Keep the Faith
BY Corey Saucier
December 25 2012 5:20 AM ET
The preacher asked me to raise my hand. There were thousands of us there wearing Christmas colors and feeling crazy in our Christian fever. Black, white, Asian, and Latin together, singing 'Hallelujah' with wide white eyes and spittle-covered lips. And he was talking to me. He had never spoken to me before. I'm not sure I wanted to be seen; I was high on bliss and lost to the opiate of the masses until he called on me to raise my hand. 'Is there anyone here suffering from AIDS?' he asked.
The fear gripped me instantly. The church grew quiet, and it began to snow outside. The spirit of God filled the room, but still I was afraid. Whatever'I raised my hand anyway. I had been through more challenging things than being the only queer in a church of Pentecostals who may be rabid and thirsty for blood'I had been dead before: sprawled out lifeless on dirty bathroom tile with a needle of crystal beside me. I could take down this guy if he wanted to make a show of me. But no one even blinked. No judging eyes turned to stare at me, no whispers came to silence me, and no one moved away. It was my fear, not theirs, that surrounded me. They simply began to pray. A chanting filled the room: mystic spells, centuries old, began to condense in the wind. The woman next to me wept as she gently put a hand across my back. The preacher asked, 'Do you believe you can be healed?' I lowered my head and began to cry. I couldn't lie in church. But then something happened that had never happened before. I asked myself the question, Why not? He looked at me from his stage, standing in a single spotlight. He smiled and said, 'God can do all things, and a miracle is on its way. I pronounce a cure for AIDS is yours if you want it. All you have to do is believe.' And for that second I did. For a brief moment of a moment, I believed. And then time moved on. The snow stopped, the music began again, and we went back to our silly songs.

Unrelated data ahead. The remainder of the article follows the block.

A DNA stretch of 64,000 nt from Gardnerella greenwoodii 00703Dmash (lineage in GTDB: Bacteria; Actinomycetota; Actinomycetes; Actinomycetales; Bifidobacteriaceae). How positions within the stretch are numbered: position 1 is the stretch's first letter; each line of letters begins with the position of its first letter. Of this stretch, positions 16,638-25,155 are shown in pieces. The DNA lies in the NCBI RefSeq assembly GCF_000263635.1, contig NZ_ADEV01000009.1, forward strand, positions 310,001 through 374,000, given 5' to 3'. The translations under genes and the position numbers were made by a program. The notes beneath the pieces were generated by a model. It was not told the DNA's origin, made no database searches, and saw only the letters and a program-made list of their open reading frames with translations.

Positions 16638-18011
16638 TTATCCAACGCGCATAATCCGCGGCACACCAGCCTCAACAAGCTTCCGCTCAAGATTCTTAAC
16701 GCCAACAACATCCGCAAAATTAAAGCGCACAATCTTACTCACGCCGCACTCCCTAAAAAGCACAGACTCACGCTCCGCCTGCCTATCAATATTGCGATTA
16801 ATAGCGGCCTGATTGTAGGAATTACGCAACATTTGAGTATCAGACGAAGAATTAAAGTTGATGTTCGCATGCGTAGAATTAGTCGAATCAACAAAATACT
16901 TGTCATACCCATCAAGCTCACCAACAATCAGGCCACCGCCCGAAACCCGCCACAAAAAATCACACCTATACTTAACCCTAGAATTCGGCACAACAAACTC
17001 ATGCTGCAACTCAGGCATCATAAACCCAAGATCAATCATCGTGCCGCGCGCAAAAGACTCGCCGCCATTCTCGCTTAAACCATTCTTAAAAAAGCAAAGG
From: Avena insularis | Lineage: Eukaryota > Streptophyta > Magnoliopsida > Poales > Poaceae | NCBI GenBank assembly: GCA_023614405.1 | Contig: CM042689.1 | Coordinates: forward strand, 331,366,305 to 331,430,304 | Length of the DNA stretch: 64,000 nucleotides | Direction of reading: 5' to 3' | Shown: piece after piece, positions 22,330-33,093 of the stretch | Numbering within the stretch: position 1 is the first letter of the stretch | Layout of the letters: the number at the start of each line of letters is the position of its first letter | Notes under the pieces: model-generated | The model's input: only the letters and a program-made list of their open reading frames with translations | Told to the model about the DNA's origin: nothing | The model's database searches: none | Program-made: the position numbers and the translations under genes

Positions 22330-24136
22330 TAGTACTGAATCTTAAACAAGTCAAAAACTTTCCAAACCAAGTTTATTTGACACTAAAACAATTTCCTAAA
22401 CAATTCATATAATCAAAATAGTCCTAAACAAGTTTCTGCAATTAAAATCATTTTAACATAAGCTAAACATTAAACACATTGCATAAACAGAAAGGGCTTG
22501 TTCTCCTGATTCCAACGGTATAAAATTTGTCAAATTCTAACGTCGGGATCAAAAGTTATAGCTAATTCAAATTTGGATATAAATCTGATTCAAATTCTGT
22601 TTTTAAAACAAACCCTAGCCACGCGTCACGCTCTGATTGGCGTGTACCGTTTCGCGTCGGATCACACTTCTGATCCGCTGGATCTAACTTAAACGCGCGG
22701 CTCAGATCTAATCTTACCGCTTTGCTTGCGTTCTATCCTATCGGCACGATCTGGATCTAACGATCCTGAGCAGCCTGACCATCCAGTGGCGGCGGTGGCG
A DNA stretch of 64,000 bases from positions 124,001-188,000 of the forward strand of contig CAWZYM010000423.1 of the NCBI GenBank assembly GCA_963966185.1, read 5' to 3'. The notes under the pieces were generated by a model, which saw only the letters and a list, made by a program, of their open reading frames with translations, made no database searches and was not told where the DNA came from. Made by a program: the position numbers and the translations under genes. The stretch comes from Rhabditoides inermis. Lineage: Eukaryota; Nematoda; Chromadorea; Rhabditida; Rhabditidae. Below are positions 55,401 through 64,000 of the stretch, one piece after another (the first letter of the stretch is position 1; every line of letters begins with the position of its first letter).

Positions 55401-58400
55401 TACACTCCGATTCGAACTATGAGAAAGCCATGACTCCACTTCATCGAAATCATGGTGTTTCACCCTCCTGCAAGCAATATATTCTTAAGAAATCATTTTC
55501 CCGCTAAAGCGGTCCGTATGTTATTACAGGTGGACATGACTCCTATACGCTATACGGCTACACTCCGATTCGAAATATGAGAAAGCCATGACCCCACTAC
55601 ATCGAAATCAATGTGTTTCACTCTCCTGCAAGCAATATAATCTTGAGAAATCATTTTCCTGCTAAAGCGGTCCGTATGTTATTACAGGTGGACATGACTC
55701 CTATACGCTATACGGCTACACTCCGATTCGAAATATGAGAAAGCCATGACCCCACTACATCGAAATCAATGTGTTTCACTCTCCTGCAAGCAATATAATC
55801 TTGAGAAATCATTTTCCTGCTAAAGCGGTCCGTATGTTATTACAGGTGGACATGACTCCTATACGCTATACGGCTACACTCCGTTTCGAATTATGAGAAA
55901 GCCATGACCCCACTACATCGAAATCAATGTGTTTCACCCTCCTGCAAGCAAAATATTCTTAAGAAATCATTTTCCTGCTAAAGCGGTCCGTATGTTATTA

After church, the lady next to me told me her name was Allison. She was from Sweden, and with her thick accent she said, 'Anything is possible, you know.' The next day on the news it was announced that German doctors claim to have cured an American man of his HIV infection through a stem cell transplant. Coincidence?
Saucier is a writer, blogger, and performance artist based in Los Angeles.